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When I ride my bike, does half of the energy go into the earth because of Newton's third law? Does the energy in the earth transfer into heat upon my brakes when I utilize them?

If the earth was 2000 times less massive than it is, and I applied the same energy to my pedal, would my bike move (relative to an observer not connected to earth) at the same speed as it would if the earth was normal?

I think if you think about it these two questions are the same.

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Hi Velox. Your bike won't waste any fuel for earth. Because the contact force is provided by the weight itself. And, What do you mean by the phrase, energy in the earth... ? –  Waffle's Crazy Peanut Mar 8 '13 at 3:04
    
related and correct physics in the answer by @Joshphysics at physics.stackexchange.com/questions/56245/… –  anna v Mar 8 '13 at 7:37

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No, because even though the force that you exert on the earth is equal and opposite to the force it exerts back on you, you're not doing the same amount of work on the earth as the earth on you. Your kinetic energy increases due to the work done by the earth on you. Remember that $W = F \cdot d$; your bicycle moves a lot due to this force, but the earth doesn't really move much at all.

Another way to think about this is in terms of kinetic energy. $\mathrm{KE} = \frac{1}{2} mv^2$, so if your velocity is high, so is your kinetic energy. The earth's velocity is low, and so is its kinetic energy. So the forces are equal and opposite, and the impulse, or change in momentum, is too, but the kinetic energy stays mostly with you.

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Hi @krs013, and welcome to physics.SE! In case you didn't know, we have Latex-style markup enabled, as I've edited into your answer. (Not that it's strictly necessary for such short equations, but it's there in case you want it.) –  Chris White Mar 8 '13 at 4:58
    
Thanks! I was wondering about that. I was needing it for another answer too. –  krs013 Mar 8 '13 at 5:25

I think you are confusing momentum and energy.

If you ignore air friction then it would take almost no energy to cycle in a vacuum, just the energy to overcome friction in the wheel bearings (well that and the inability to breath)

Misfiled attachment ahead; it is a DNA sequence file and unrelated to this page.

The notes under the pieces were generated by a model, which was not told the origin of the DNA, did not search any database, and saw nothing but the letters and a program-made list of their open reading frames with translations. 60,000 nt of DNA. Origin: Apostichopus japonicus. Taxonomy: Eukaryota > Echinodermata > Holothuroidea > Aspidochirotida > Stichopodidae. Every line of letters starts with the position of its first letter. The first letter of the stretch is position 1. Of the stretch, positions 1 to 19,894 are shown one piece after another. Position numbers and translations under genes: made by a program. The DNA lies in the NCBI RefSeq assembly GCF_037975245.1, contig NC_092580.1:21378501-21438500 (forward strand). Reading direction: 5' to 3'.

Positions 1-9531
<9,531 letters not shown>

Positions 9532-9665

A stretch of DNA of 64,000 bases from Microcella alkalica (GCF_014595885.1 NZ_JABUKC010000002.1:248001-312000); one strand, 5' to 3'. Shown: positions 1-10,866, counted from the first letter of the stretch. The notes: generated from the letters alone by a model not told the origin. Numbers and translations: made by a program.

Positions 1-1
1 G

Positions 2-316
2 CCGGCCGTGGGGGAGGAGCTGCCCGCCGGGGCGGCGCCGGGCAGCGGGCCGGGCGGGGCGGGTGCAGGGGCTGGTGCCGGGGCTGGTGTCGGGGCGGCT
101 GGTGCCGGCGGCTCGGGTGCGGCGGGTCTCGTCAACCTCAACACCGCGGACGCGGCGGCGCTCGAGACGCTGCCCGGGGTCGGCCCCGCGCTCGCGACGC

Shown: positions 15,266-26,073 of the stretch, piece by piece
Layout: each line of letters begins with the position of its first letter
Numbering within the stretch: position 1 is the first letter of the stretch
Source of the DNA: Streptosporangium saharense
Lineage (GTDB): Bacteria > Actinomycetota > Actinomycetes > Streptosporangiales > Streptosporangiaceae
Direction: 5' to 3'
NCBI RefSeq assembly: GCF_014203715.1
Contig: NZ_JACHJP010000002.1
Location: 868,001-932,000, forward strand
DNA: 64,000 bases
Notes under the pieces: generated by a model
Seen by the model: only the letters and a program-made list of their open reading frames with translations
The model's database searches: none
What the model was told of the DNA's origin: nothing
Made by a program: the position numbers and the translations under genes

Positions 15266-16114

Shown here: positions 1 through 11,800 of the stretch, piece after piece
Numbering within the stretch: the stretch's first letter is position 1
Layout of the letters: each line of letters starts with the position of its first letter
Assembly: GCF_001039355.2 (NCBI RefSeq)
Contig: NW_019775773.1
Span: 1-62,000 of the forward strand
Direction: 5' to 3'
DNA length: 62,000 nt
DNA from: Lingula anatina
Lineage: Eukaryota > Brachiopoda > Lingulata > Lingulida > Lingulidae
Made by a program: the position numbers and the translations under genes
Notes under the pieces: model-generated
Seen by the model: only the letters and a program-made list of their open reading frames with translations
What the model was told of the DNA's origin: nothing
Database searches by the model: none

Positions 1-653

Cycling at reasonably quick speeds most of the energy goes into aerodynamic drag, that is moving the air out of the way, and so ultimately to heat in the air.

Yes - when you brake all the kinetic energy goes into the brake pads which is then dissipated into the air as the pads heat up

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you are ignoring friction of the bike wheels on the ground, without which no transport can happen, and also ignoring angular momentum induced on the earth, extremely small but calculable. ni.com/white-paper/13020/en . see also connected answer by Joshphysics physics.stackexchange.com/questions/56245/… –  anna v Mar 8 '13 at 5:20
    
Is there any work done by the friction of the wheels on the ground ? - there is a force but no movement. There are friction loses in the tyres due to compression and expansion of the rubber but there shouldn't be in the road contact unless you are skidding. –  Martin Beckett Mar 8 '13 at 5:31
    
if there were no work you would be skidding, imo Have a look at the figure in wiki en.wikipedia.org/wiki/Bicycle_and_motorcycle_dynamics –  anna v Mar 8 '13 at 5:35
    
Think of a large turn table, motionless. Ride a bicycle close to the periphery. What will happen? –  anna v Mar 8 '13 at 6:13
    
@annav - good point I was thinking there was a momentum transfer but not energy –  Martin Beckett Mar 9 '13 at 4:21

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